You’ve probably seen the phrase “contains sulfites” on the last can of cider or bottle of wine you drank. But do you know what sulfites are or why they’re used in cider and wine, but not in beer?
Sulfites are compounds that contain the sulfite ion. Sulfur Dioxide (SO2) is the main one produced by and used in cidermaking. Small amounts of SO2 are a normal byproduct of fermentation, and SO2 is added to cider, generally in the form of Potassium Metabisulfite.
It used to be added to empty barrels by burning sticks of elemental sulfur: “Lay brimstone (sulfur) on a rag, and by a wire let it down into the cider vessel, and there fire it: and when the vessel is full of the smoak the liquor speedily pour’d in, ferments the better!” (John Evelyn’s Pomona, 1664).
Unfortunately we aren’t that cool anymore.
You may be asking, “ok, but why is this in my drink?” SO2 acts in two key ways: as an antiseptic and an antioxidant.
SO2 is added after pressing the juice but before adding yeast in order to eliminate any spoilage organisms, such as bacteria or wild yeast, from growing uncontrollably and ruining the sweet sweet apple juice. This allows the yeast we choose for fermentation to flourish, and therefore better cider to be produced.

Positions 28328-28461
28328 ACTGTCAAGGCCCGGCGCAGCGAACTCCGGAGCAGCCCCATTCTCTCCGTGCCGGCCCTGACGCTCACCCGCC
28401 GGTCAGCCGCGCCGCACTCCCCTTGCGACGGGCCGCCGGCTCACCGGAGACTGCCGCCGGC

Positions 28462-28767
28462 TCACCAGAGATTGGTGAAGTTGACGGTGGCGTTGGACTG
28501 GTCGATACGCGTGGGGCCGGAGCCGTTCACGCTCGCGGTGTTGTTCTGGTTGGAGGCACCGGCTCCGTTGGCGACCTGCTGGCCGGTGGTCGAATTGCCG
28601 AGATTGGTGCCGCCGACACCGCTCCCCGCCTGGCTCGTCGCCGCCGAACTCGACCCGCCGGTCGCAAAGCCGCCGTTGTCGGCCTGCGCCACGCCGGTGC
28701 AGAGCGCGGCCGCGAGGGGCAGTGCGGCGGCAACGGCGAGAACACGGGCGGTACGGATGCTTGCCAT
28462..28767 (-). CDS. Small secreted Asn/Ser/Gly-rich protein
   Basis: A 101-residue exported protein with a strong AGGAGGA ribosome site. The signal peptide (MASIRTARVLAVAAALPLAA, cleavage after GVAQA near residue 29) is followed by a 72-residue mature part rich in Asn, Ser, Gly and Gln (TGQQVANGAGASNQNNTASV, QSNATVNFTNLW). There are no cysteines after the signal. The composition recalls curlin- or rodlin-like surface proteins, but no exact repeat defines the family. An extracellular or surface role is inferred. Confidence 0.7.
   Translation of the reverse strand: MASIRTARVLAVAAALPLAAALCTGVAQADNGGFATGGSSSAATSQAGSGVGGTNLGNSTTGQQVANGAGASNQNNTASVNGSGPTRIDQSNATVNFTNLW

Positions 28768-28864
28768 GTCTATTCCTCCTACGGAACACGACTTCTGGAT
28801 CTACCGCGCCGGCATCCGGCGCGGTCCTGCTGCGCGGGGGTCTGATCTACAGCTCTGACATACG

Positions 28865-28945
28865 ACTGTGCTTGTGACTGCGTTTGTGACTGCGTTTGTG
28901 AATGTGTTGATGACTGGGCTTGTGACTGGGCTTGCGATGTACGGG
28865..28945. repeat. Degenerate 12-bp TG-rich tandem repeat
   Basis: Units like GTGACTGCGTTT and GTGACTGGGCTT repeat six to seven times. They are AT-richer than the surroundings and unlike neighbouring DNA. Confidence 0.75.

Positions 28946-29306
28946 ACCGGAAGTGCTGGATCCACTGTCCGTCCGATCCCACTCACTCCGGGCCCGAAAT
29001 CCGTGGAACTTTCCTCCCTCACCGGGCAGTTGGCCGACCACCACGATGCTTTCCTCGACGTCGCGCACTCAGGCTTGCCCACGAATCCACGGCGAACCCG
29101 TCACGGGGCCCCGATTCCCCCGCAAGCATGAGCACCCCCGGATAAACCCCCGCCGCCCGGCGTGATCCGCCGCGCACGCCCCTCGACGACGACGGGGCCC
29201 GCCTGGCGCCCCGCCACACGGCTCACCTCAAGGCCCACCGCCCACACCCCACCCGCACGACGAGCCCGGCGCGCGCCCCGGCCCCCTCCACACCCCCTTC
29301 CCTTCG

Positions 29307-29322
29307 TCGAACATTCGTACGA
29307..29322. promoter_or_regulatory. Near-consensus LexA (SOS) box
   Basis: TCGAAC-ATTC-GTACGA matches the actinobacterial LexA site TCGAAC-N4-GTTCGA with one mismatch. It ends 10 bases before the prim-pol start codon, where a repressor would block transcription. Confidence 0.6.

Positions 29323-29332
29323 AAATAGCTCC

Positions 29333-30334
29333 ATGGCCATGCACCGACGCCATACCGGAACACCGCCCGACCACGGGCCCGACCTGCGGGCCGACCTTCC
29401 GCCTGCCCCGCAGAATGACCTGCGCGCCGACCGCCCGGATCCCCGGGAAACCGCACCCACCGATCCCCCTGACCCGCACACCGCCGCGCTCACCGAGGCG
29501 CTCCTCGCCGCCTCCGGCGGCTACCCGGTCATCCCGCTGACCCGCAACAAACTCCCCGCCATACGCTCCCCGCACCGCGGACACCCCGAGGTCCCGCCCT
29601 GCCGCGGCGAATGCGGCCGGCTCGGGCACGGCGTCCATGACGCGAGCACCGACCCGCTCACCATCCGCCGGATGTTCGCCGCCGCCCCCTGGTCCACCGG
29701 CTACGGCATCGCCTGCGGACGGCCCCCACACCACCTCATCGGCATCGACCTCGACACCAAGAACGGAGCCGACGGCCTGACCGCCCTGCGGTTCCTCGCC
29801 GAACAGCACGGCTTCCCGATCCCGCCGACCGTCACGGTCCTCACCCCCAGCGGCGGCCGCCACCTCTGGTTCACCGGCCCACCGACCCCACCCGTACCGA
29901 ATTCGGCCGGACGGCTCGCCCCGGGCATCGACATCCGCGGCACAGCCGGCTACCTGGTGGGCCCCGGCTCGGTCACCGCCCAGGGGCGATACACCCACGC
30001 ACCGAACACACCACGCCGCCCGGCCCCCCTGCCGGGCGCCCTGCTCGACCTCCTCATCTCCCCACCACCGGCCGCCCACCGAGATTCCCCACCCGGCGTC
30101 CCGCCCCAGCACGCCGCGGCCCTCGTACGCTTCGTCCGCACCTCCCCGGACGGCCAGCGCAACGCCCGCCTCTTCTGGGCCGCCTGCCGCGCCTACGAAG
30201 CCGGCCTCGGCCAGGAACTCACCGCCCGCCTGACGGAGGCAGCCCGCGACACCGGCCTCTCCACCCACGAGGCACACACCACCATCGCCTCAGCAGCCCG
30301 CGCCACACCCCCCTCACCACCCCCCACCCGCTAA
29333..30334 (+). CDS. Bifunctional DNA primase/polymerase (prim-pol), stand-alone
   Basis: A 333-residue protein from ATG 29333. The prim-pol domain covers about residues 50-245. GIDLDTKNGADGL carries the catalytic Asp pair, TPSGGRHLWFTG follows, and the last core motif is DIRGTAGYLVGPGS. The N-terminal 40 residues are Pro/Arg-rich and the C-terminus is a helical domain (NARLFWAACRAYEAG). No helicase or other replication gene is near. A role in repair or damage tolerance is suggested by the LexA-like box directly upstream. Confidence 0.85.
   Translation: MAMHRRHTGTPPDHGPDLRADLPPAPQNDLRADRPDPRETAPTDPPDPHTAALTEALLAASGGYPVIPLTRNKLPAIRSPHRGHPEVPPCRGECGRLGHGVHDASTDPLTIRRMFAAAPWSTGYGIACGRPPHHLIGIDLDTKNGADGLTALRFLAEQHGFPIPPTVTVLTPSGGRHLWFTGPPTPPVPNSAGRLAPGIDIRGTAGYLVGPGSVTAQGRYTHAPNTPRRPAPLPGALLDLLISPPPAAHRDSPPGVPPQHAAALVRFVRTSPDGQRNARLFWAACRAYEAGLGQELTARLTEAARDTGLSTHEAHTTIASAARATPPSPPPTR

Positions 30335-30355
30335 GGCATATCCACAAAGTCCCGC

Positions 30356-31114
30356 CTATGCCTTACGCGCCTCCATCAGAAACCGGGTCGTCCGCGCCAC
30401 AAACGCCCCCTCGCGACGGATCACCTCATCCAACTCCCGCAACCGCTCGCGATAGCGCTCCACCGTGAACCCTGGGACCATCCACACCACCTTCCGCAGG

As SO2 binds with oxygen, SO2 is also added after fermentation in order to prevent oxidation. This prevents wine and cider from tasting like wet cardboard, which you’ll recognize if you ever left a half open bottle of wine in your fridge for a few too many days before finishing it off.
So why doesn’t beer use sulfites?
1) the boiling that takes place in the brewing process is their antiseptic step, it gets rid of bad bacteria and yeast.
2) beer contains hops, which among other things (such as smelling glorious and adding bitterness) serve as antioxidants.
At this point you may also be asking, “I’ve heard of wine hangovers, is that a thing?” No, it’s not. First off, ‘There is no medical research data showing that sulfites cause headaches.’ Unsurprisingly, drinking too much of anything causes a hangover. Additionally, the amount of sulfites in cider and wine are extremely low compared to other food items (usually below 200ppms, as compared to over 3000 in dried fruit--see chart below).
So the next time you wake up having drunk perhaps one too many ciders or glasses of wine, remember that, given what you learned here, you unfortunately only have yourself to blame.